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An antibiotic for the reef: how Belize’s Barrier Reef is being treated against the spread of stony coral tissue loss disease (Part two of two)

Posted: Monday, September 11, 2023. 3:48 pm CST.

Part 2: ‘Missteps and blind alleys’ – then, a solution?

By Aaron Humes: To combat SCTLD, an affliction that threatens to turn the second largest barrier reef in the Atlantic Ocean and international attraction into skin and bones, Belize’s environmental community needed to act quickly. But there were early missteps and blind alleys according to Nicole Craig: “The National Coral Reef Monitoring Network tried many things like cement, cocoa butter, epoxy, clay…. all by placing these materials over the lesion in an attempt to stop the lesion spread. None of it worked,” she said.

A 2020 paper by Karen Neely and others found that while it is not possible to treat every single coral that is infected, a targeted treatment could minimize the establishment of the pathogen that causes the disease within the coral system. That treatment is amoxicillin, a member of the penicillin family used to treat bacterial infections in humans including strep throat and pneumonia.

American company Ocean Alchemists had created a placebo into which the powdered amoxicillin could be mixed, then fed by syringe directly into the affected coral. By the time the first treatments were made in 2022, the disease had already been ravaging coral reefs from north to south for several years. COVID-19-related government-issued restrictions and repeated lockdowns kept environmentalists away from the sea and their monitoring of the progress of the disease as it was not considered essential.

Nonetheless, in keeping with Craig’s mantra that “The sooner the better” to start treatment, the treatments and studies of SCTLD’s effects continue, and there are some successes to report.

HRI’s own internal study where a small group of corals was treated and monitored for a three-month period found that “over 70 percent of the colonies responded positively to the treatment and the lesions did not continue to spread at the end of our three-month survey.”
At HCMR, treatment began in April of 2019 before the pandemic hit, using a limited supply of six jars of CoralCure and amoxicillin for one month’s treatment. Says Gomez, “Even with only a very small number of corals treated, the results of treatment showed that it does work and can be effective to control infection at newly infected sites.” Based on those results, continued monitoring and treatment overseen by the Monitoring Network began two months later.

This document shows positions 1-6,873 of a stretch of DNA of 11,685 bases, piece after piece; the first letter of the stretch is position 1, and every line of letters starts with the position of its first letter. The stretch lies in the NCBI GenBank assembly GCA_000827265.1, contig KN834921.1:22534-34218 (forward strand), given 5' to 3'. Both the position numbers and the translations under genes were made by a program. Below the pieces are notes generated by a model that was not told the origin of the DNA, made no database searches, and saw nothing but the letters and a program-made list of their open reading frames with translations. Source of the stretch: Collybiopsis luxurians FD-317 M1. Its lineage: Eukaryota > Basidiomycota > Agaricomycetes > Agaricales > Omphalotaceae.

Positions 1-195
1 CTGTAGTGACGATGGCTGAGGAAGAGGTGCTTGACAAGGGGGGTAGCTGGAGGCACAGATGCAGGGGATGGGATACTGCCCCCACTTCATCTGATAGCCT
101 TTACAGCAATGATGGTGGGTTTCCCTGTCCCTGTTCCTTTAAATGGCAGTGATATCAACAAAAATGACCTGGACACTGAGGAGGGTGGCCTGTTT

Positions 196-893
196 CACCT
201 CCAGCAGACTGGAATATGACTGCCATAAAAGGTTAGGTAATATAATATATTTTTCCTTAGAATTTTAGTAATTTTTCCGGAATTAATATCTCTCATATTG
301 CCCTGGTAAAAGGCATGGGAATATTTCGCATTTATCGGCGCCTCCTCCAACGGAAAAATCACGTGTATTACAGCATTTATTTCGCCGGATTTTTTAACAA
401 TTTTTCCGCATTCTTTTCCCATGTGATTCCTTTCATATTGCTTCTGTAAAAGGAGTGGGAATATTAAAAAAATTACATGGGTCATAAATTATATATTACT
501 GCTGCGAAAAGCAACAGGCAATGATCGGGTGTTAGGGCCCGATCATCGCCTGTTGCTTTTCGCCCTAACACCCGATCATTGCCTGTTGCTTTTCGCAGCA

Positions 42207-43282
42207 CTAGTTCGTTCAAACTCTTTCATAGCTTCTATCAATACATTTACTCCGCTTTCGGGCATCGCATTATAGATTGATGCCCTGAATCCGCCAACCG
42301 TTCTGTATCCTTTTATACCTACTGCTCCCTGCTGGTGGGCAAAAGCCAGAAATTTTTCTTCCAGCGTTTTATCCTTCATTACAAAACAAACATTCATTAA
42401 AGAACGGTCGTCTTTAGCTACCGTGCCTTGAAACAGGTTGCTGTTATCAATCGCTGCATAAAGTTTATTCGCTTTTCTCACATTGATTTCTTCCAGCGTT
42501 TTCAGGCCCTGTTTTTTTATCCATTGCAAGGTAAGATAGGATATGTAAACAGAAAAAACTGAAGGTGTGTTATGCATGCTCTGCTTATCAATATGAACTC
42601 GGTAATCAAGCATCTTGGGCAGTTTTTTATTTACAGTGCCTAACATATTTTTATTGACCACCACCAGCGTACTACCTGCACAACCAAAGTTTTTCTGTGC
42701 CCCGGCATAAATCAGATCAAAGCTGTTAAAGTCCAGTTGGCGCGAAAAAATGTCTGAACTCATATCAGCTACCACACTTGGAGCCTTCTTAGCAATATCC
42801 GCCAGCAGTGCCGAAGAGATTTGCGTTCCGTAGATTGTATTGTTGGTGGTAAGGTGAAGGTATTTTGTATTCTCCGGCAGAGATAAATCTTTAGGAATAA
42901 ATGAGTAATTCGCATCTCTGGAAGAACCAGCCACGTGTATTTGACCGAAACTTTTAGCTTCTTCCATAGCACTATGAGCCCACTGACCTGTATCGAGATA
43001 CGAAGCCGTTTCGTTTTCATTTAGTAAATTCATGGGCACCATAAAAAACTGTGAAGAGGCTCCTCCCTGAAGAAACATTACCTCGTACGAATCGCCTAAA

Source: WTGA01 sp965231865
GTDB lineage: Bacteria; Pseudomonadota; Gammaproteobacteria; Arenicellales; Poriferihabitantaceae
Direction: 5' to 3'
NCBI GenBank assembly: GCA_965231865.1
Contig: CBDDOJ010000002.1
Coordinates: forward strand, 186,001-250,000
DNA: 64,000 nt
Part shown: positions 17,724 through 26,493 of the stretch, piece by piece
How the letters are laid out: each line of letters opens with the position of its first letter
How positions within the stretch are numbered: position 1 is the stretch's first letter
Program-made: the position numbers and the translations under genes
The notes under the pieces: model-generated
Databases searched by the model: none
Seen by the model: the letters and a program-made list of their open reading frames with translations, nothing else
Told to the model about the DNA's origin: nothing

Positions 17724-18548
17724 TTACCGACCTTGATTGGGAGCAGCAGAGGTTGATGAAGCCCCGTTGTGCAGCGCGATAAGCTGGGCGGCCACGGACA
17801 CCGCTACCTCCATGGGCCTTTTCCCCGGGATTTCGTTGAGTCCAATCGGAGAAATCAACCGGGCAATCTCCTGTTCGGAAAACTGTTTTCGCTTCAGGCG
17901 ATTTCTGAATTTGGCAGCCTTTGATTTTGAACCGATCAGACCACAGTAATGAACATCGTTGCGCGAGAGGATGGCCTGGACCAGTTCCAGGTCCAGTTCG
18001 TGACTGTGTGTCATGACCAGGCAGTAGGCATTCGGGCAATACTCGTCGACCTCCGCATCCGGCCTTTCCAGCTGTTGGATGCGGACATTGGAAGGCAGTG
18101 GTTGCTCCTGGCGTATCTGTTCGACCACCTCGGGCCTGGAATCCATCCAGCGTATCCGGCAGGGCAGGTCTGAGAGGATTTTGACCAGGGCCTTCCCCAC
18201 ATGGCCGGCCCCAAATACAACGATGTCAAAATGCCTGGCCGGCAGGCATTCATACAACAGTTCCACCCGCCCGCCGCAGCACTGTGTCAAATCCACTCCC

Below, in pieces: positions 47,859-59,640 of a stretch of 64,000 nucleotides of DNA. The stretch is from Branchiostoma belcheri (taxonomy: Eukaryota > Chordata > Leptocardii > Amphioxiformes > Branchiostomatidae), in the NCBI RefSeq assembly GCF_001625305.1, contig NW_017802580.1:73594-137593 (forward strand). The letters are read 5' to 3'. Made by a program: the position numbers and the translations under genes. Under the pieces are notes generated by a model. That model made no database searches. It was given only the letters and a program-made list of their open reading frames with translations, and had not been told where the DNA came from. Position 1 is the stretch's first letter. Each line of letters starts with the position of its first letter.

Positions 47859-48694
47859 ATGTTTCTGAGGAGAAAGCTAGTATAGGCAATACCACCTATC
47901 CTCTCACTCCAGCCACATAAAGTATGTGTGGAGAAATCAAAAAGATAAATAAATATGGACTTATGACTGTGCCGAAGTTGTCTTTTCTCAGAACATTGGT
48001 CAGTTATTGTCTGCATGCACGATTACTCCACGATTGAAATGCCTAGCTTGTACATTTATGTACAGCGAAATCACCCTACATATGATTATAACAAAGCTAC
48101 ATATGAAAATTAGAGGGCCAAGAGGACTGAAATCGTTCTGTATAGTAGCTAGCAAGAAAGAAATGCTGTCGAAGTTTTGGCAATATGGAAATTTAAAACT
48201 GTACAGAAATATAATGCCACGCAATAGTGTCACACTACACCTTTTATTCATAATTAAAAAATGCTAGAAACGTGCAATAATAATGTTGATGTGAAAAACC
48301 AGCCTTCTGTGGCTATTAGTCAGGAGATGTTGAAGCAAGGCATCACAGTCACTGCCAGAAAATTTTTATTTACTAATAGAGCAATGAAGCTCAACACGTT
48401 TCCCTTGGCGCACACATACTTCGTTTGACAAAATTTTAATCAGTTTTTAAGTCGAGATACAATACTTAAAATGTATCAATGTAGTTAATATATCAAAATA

Cost is a prohibitive factor to continued treatment, and at Hol Chan especially alternative responses such as restoration of acroporid corals, which are endangered but according to Gomez are “fast-growing, reef-building, branching, and keystone (foundation) species” that can quickly replace damaged corals. Also, in situ nurseries are being created to look further at the spread and control of SCTLD with HCMR receiving support from NGO Fragments of Hope. But for now, amoxicillin remains the primary hope and studies continue at other sites in Belize such as Glovers Reef and South Water Caye Marine Reserve off Placencia in the Stann Creek District. These, estimates Craig, will take another year to complete.

As Gomez also notes, Belize is a signatory to the United Nations Sustainable Development Goals (SDG) and Aichi Biodiversity Targets of the Convention on Biological Diversity (CBD), which include among others Target 14.2 of the SDGs, “strengthening the resilience of coral reef systems and taking action for their restoration to achieve healthy and productive systems, as well as increasing resilience to climate change and improving livelihoods.”

This story was produced with support from Internews’ Earth Journalism Network.


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